Mother and Child movie review: Almost forty years ago, a young girl of fourteen has sex, gets pregnant, and gives her baby up for adoption. Fast-forwarding to the present day, we meet three very different women, each of whom struggles to maintain control of their lives. There's Elizabeth, a smart and successful lawyer who uses her body to her advantage. Any time she feels that she doesn't have the upper hand, and cannot control the situation, she uses her sex appeal - whether that be starting a romance with her boss when she suspects he is trying to start one himself, or finding some way to control her overly friendly neighbor and husband. Karen, meanwhile, is a bitter health care professional who obviously has a lot of heart but never shows it. She gave up a daughter at the age of fourteen (wonderfully shown rather than told, she is the young girl and mother of Elizabeth), and has never gotten over it - her bitterness inspiring her to lash out at everyone around her.
The buzz: Writer-director Rodrigo García has been down this road of overlapping stories before (“Things You Can Tell Just By Looking At Her,” “Nine Lives”), while executive producer Alejandro González Iñárritu has shown us the strengths (“Amores Perros,” “21 Grams”) and weaknesses (“Babel”) of a filmmaker playing god with his characters in stories that rely heavily on fate and coincidence.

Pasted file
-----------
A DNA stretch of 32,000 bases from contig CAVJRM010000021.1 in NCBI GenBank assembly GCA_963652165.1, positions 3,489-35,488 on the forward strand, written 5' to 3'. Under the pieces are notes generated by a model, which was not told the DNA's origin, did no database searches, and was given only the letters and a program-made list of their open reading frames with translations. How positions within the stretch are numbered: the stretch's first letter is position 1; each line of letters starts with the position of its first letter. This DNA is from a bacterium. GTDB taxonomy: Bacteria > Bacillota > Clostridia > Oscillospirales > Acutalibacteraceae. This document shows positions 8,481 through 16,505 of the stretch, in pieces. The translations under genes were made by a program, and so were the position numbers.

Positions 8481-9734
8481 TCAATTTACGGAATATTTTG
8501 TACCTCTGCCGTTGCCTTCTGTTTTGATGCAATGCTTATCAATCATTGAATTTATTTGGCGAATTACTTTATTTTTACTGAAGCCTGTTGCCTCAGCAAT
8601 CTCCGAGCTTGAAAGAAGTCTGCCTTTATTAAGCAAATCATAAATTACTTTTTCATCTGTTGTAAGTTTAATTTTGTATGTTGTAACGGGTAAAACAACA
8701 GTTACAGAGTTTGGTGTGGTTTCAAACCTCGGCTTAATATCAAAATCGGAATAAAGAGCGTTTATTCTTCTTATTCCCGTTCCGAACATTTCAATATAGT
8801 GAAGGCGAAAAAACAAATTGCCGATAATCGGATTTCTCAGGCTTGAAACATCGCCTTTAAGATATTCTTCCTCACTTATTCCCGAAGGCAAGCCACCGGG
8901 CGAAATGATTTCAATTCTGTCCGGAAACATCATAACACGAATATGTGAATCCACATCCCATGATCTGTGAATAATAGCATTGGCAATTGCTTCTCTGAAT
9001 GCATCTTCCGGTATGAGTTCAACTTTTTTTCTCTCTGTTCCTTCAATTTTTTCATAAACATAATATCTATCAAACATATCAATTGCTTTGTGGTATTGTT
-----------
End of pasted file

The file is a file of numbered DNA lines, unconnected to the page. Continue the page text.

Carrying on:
The verdict: If you’re sick of “Crash”-style movies where separate storylines eventually fit together with the precision of puzzle pieces, “Mother and Child” may not do much to change your mind. But the tremendous cast is reason enough to give it a chance. Bening, Watts and Washington are at their very best as damaged women whose dramatic strength comes from messy, often unlikable, behavior. Their performances are complex pleasures—reminders of the way great actresses can locate the heart and soul in any character between big acting moments. Equally strong supporting players—Samuel L. Jackson as Watts’ lonely boss, Jimmy Smits as a colleague attempting to melt Bening’s cool exterior, and Cherry Jones, Shareeka Epps and S. Epatha Merkerson as the strong women in Washington’s life—unite to keep the emotionally charged material from slipping away into an overwrought mess. Instead, “Mother and Child” asserts itself as powerful melodrama marked by compassion as boundless as a mother’s love. Source: Metromix